Railroad Compass

Railroad Compass

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This instrument marked "W. & L. E. Gurley, Troy, N.Y." was made between 1868 when the Gurleys introduced a railroad compass with one vernier scale on the limb, and the middle of 1876 when the firm's engraving machine was up and running. New, it cost $70. It belonged to Bowdoin College. The upper plate carries the sights, two level vials, and the compass. The lower plate, wider than the upper, carries the circle which is graduated to 30 minutes, and read by vernier to single minutes. A tangent screw on the south arm moves the two plates relative to one another. There is a variation arc on the compass face that extends 30 degrees either way; the folded vernier is moved by a rack and pinion located on the north arm, and reads to 2 minutes. It has a blackened or bronzed finish, and a silver–plated face.
Ref: W.&L.E. Gurley, A Manual of the Principal Instruments Used in American Engineering and Surveying (Troy, N. Y., 1868), pp. 52–56.
W. Skerritt, "W.&L.E. Gurley's Engraving Machine," Rittenhouse 11 (1997): 97–100.
Currently not on view
Object Name
Surveyor's Compass (Railroad)
date made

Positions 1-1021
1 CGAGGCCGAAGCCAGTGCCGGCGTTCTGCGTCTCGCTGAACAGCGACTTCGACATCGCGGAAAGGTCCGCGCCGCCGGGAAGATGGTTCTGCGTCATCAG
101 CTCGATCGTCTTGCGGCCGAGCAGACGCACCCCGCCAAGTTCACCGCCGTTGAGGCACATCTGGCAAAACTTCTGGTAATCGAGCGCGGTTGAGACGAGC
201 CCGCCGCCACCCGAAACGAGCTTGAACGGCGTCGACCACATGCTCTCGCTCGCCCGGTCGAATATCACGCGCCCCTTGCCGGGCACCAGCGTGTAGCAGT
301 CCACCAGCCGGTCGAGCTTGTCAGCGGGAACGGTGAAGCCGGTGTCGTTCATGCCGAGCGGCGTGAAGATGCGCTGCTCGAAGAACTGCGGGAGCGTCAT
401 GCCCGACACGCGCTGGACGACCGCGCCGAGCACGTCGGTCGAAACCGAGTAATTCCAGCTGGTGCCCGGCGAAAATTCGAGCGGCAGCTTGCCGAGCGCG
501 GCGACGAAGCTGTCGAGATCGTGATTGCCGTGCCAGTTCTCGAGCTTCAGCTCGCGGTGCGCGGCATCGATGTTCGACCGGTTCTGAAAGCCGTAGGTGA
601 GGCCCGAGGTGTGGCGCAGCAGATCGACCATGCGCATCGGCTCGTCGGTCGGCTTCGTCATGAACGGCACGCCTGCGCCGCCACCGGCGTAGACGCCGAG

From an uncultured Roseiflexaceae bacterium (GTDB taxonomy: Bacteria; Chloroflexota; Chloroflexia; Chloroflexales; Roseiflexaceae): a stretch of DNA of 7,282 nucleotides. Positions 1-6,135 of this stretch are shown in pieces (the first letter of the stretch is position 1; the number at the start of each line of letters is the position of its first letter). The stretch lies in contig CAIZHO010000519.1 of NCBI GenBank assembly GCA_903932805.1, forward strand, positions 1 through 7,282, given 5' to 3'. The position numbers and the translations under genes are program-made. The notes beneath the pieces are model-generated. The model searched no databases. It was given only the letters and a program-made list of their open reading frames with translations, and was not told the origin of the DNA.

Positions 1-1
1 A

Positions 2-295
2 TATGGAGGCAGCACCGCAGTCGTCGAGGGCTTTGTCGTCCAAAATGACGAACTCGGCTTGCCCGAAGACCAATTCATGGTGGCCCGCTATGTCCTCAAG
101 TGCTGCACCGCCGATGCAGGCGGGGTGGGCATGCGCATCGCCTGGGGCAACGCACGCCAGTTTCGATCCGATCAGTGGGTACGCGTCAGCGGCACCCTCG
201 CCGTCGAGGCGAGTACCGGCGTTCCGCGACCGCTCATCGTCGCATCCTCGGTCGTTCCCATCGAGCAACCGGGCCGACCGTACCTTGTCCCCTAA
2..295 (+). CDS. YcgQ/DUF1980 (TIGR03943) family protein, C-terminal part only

W. & L. E. Gurley
place made
United States: New York, Troy
overall length: 15 5/8 in; 39.6875 cm
needle: 5 1/2 in; 13.97 cm
overall in case: 5 7/16 in x 16 5/8 in x 9 3/8 in; 13.81125 cm x 42.2275 cm x 23.8125 cm
ID Number
catalog number
accession number
Credit Line
Bowdoin College, Department of Physics
See more items in
Medicine and Science: Physical Sciences
Measuring & Mapping
Surveying and Geodesy
Data Source
National Museum of American History
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East and West are reversed on almost all American surveyors compasses and transit instrument. This is because, when you sight from the south end of the instrument, the needle will point to the name of the direction in which you are looking. It's thus not a mistake.
The east and west appear improperly engraved ? Is that on purpose? Why do they appear switched?

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